"Teeming" for Wildlife in Pennsylvia
For decades, Elk County, Pennsylvania, supplied coal to power the region and beyond, including to Domtar’s local mill in Johnsonburg. But strip mining has left behind a legacy of scarred land, marked by acidic soils devoid of organic matter and nutrients – conditions not suitable for growing vegetation.
Driven by the need to find a new home for its manufacturing byproducts, a passion for wildlife, and a desire to leave a different kind of legacy, the Johnsonburg Mill found the perfect solution.
For more than 20 years, the mill has been using organic and nutrient-rich wastewater treatment residuals and acid-balancing lime residuals to rejuvenate old mine sites.
The benefits are wide-reaching: regional water quality has been improved by more effectively treating acid mine drainage; lush vegetation has returned, providing valuable food and cover for wildlife; and the mill has found a long-term, cost-effective solution to divert more than 95 percent of its byproducts from the landfill to more beneficial uses.
Today the restoration effort is blossoming, literally, with sunflowers and more.
The success of these efforts would not have been possible without teaming up with equally determined public and private non-profit wildlife groups, such as the Pennsylvania Game Commission, Rocky Mountain Elk Foundation and Pheasants Forever.
While the mill converted both its power boilers from coal to cleaner burning natural gas in late 2016, it is important we continue helping restore the land from which we once sourced fuel.
It’s just one example of how Domtar has enhanced the land, making it more attractive to wildlife, more valuable to the community and more enjoyable for hunters and nature lovers. Don’t take it from us. Here’s what Richard S. Bodenhorn, president of North Central Pennsylvania Pheasants Forever, had to say in a letter to Domtar in March 2019:
“With the 2018 pheasant season fully behind us, I would like to thank the Domtar – Johnsonburg Mill for once again providing the habitat that made state game lands 44 the prime place in Pennsylvania for pheasant hunting.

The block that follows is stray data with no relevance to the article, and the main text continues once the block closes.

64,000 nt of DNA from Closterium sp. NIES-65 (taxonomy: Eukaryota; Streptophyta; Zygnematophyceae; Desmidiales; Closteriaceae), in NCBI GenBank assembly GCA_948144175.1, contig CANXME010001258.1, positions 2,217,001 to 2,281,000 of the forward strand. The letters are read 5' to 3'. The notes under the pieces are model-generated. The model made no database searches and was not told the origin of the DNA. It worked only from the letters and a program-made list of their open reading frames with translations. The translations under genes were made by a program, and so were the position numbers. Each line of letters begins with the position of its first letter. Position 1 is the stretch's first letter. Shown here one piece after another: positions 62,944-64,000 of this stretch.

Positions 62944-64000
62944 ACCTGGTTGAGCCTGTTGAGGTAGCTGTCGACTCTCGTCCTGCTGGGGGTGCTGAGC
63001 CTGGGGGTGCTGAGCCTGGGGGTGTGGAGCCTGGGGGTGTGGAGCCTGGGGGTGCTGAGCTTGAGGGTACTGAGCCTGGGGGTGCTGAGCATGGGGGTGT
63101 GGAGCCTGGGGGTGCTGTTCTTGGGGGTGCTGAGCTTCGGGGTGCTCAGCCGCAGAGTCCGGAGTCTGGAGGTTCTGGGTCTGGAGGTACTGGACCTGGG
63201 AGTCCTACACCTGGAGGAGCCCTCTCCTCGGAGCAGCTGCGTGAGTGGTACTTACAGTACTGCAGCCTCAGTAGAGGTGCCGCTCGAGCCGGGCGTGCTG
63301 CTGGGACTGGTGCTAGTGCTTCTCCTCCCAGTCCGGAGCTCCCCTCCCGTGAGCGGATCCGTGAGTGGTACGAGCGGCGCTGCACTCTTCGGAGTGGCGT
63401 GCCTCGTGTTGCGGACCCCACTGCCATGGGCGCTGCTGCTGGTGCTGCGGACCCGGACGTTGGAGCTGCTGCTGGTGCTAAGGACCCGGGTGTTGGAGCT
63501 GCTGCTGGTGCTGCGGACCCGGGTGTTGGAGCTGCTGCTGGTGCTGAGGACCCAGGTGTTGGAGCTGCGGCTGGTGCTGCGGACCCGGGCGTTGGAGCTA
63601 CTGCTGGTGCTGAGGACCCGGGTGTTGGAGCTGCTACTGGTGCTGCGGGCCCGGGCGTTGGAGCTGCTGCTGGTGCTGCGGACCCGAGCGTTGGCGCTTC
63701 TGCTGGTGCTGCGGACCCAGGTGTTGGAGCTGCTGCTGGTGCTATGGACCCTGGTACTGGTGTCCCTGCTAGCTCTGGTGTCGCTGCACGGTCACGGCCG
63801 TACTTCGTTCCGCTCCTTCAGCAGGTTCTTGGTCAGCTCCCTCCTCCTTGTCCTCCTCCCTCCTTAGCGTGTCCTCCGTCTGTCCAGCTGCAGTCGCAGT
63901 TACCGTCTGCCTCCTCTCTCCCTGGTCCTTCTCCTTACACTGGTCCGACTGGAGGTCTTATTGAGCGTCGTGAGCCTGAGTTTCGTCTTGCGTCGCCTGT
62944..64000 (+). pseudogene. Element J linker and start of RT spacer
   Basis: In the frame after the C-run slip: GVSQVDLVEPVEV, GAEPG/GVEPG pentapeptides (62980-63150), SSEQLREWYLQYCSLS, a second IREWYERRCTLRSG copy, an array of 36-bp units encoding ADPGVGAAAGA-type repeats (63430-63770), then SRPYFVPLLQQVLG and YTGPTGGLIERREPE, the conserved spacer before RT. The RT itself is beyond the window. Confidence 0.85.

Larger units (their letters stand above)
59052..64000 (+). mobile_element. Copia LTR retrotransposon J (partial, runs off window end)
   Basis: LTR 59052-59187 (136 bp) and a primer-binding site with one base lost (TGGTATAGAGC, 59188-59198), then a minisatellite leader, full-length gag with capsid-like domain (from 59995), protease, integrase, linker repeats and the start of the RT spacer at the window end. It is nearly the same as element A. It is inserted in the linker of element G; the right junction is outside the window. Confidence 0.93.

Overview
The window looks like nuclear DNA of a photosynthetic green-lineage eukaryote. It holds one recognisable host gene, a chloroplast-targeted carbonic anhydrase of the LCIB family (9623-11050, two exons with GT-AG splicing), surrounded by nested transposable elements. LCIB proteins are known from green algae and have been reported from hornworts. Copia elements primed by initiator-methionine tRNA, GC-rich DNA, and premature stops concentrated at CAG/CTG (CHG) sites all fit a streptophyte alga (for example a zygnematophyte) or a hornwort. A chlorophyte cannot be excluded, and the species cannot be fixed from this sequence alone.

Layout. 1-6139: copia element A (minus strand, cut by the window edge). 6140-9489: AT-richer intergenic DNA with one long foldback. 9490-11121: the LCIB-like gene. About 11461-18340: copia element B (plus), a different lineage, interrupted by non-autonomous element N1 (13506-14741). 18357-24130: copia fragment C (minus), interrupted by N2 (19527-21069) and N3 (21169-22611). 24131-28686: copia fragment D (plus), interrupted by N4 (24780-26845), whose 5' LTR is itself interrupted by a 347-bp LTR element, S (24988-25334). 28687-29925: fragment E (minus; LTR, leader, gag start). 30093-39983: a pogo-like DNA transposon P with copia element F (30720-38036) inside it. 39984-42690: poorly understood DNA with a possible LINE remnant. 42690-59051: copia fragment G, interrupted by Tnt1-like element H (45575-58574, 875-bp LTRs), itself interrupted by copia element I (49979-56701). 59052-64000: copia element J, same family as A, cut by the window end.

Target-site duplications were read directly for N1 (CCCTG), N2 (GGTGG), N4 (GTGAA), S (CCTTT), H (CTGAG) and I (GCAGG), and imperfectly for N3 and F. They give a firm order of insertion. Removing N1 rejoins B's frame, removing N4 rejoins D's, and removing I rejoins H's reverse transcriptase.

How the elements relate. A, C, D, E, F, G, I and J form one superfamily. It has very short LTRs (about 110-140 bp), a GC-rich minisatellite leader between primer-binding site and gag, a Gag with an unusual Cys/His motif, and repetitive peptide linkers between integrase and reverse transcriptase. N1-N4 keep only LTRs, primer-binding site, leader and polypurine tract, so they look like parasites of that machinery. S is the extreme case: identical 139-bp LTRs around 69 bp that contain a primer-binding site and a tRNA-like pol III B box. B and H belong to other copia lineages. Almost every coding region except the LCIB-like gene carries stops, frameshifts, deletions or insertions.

"I heard nothing but praise for the habitat hunters found again this year… absolutely beautiful fields of corn, soybean, sorghum and sunflower. What is even better, if you are a pheasant hunter, is the fields not only look like good habitat, but they are also harboring pheasants and better hunting opportunities for a wide range of wildlife species. The deer, bears, raccoon and other wildlife greatly enjoyed the corn, but still left the fields valuable to the pheasants and other smaller species well into the fall and winter.
"Once the hunting seasons have ended, and hunters settled in for the winter, the crops still have what might be their greatest value. They are then of great importance in both food and cover to the various wildlife species t h r o u g h t h e w i n t e r months when natural food can often be hard to find.
"Without their donation, work in land applying the residuals (working it into the existing ground), then planting the crops, neither the hunters or the wildlife would be benefiting from what is without a doubt the best habitat they have seen in that area in their lifetime.
"We all owe Domtar both a round of applause and heart felt thank you for being such a benefit to our community, hunters and wildlife.”